On our heritage-listed transport to Otalavo, we wind through fields of beans (85% are exported to Columbia) and tree tomatoes – the juice is absolutely delicious! – and eucalypt forests that remind me of being back at home in Australia. Walking through a rainforest (3200 metres above sea level) of endemic plants and pockets of colour bursting in between the ferns (which are the first plants to regenerate after a volcanic eruption), we give the “Quina” tree (the national tree of Ecuador) a hug to generate good energy.

We continue to climb up to 3600 metres, munching on plantain chips, to visit the last ice merchant in Ecuador, Baltazar Ushca, who lives in Urbina and who climbs for four hours up Volcán Chimborazo to harvest the glacial ice, wrapping it in grass and carrying it back down using donkeys (an eight hour trek in total), and all without gloves! Although other mountains in the world are higher due to the earth’s elliptical shape, Mount Chimborazo is the closest point from our plant to space.

Waving to the children “hola”, as we roll through the Cotopaxi province past rows of broccoli (90 per cent is exported to Germany), we drink freshly squeezed strawberry juice and soak in the apple orchards and strawberry fields of Cevallos that we see from the open terrace of the train – the first time we have seen fruit orchards since leaving Quito high up in the Andes.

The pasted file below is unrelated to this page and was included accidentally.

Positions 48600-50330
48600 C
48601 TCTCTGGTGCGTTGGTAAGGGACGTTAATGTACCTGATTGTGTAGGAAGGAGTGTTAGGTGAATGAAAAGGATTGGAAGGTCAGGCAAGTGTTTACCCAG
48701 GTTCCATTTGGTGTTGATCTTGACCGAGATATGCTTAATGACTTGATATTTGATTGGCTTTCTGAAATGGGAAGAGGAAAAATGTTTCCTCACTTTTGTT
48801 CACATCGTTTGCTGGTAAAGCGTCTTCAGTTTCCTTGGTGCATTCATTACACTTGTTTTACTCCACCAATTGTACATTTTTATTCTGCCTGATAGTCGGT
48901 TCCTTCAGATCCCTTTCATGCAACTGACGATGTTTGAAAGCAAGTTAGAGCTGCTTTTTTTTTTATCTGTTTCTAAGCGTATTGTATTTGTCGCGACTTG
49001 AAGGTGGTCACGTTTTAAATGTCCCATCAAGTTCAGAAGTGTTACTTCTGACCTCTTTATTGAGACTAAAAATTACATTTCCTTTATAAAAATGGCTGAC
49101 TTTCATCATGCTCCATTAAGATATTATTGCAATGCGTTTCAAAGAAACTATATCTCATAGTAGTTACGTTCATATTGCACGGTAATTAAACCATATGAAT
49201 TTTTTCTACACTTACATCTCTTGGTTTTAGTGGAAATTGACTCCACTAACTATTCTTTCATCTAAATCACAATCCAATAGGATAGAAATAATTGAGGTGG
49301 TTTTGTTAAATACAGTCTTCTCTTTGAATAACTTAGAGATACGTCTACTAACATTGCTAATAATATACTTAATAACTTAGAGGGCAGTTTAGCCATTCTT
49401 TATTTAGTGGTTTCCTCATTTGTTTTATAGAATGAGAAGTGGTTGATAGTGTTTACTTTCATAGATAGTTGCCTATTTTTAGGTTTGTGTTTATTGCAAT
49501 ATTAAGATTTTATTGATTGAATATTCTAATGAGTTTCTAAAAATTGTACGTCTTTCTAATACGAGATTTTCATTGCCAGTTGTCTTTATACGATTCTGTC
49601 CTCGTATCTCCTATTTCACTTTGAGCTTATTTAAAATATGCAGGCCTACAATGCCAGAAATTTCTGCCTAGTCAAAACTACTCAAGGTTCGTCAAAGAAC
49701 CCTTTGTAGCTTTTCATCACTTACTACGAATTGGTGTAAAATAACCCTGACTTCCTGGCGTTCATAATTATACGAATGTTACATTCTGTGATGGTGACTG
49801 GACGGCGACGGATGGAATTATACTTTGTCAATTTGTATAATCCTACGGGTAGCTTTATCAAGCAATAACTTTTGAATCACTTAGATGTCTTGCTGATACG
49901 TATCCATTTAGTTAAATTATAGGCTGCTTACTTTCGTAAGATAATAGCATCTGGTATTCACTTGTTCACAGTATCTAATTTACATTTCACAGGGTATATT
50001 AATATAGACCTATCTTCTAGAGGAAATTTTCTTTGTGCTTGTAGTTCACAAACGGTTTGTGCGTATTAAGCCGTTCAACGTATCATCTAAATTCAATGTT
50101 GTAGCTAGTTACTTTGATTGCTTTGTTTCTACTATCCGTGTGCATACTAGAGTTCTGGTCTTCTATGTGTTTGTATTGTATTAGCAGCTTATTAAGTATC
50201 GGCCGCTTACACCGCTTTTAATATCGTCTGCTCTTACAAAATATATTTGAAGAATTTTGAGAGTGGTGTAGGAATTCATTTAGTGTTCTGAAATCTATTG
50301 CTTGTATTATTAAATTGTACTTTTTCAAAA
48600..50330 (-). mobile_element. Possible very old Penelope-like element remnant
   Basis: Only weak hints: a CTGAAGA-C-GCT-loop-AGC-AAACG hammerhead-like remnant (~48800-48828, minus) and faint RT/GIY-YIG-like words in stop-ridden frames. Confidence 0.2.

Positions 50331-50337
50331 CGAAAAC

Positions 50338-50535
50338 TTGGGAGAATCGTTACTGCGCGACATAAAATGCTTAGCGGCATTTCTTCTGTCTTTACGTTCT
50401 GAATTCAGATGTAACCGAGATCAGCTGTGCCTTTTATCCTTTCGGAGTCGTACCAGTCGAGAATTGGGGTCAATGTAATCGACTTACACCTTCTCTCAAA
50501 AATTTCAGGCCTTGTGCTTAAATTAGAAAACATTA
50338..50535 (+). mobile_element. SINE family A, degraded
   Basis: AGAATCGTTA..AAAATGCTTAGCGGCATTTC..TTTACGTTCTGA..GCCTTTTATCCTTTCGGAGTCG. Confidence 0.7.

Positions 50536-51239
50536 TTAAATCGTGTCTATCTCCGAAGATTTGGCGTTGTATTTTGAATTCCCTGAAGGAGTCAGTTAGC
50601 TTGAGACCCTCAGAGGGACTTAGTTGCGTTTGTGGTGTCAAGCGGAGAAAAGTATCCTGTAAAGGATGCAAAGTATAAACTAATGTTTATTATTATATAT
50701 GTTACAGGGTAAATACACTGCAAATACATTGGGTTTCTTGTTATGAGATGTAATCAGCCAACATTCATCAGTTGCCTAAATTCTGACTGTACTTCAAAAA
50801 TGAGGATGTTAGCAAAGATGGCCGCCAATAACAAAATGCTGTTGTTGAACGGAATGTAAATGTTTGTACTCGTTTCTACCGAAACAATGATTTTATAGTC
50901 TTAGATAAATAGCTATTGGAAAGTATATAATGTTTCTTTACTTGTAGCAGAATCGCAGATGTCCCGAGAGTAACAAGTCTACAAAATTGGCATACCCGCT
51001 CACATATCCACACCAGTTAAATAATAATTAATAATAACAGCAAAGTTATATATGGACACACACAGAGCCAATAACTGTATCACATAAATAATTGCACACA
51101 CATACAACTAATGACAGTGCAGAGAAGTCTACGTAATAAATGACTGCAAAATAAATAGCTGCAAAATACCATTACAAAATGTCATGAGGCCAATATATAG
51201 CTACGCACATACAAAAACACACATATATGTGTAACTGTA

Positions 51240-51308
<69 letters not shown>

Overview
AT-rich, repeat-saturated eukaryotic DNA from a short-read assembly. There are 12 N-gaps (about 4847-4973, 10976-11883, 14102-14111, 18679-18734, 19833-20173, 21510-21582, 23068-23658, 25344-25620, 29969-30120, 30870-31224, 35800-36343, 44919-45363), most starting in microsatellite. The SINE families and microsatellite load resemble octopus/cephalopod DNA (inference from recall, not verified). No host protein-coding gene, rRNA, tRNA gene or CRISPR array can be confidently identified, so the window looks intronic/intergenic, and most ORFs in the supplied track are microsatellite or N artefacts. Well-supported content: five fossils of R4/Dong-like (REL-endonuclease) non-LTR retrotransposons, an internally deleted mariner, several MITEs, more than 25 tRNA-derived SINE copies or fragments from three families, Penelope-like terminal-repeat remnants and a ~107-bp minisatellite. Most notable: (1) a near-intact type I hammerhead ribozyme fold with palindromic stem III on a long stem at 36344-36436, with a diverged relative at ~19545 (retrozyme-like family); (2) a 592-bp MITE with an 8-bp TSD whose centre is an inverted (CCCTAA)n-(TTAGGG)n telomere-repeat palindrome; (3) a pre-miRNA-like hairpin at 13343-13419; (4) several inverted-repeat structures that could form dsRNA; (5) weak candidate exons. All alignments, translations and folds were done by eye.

Quinoa has been grown for the last 4,000 years in the Andes, and as we leave the geographical centre of Riobamba the fields come alive in purples, reds and yellows. Quinoa harvest is June and July.

From eating roasted guinea pigs (yes, we tasted), to carving “dawa” in Colta, we continue our journey to Guamote (a remote mountain village in the heart of the Central Andes) alongside the rushing Ambrosi River lined either side by rice fields and children walking to school.

“Alli puncha” (“good morning” in Ecuador’s predominant language, Kichwa), is how we greet the kind and generous indigenous people wearing their beautiful hot pink and bright green traditional clothing at the Guamote Market – one of the most colourful markets I have ever been to and the last remaining indigenous market in the Andes.

After tasting salted fish and sweet sapote and bananas, we begin our vertiginous descent of 450 metres, zigzagging towards the coastal plains across the mystical Devil’s Nose pass where the majestic condor used to nest. The Guamote region is 95 per cent indigenous, has developed slower than other regions of Ecuador and is the second poorest region in the country, but in spite of 500 years of oppression following the Spanish conquerors entering Ecuador in the 16th Century, the indigenous culture is still strong and resilient.

We meander through the pineapple crops, rows of sugarcane and cocoa plants, sipping on a famous Ecuadorean drink of babaco, pineapple, strawberries and blackberries and on the outskirts of Naranjito we make 100 per cent cocoa chocolate using locally roasted cocoa beans.

For the second time in my life I attempt to milk a Brown Jersey and then devour the warm milk before savouring an Ecuadorean Chardonnay and local sea bass for lunch at Hacienda La Danesa.

As the train sways from side to side we approach Duran on the outskirts of Guayaquil, passing through rice paddy fields and cattle swimming through the paddocks. The steam train accidently gets hooked in a low lying cable and the driver works tirelessly to untangle the “old girl” free by tying the line back up with weed. The horn bellows to warn lazing dogs on the track to move as the kites and herrings circle above.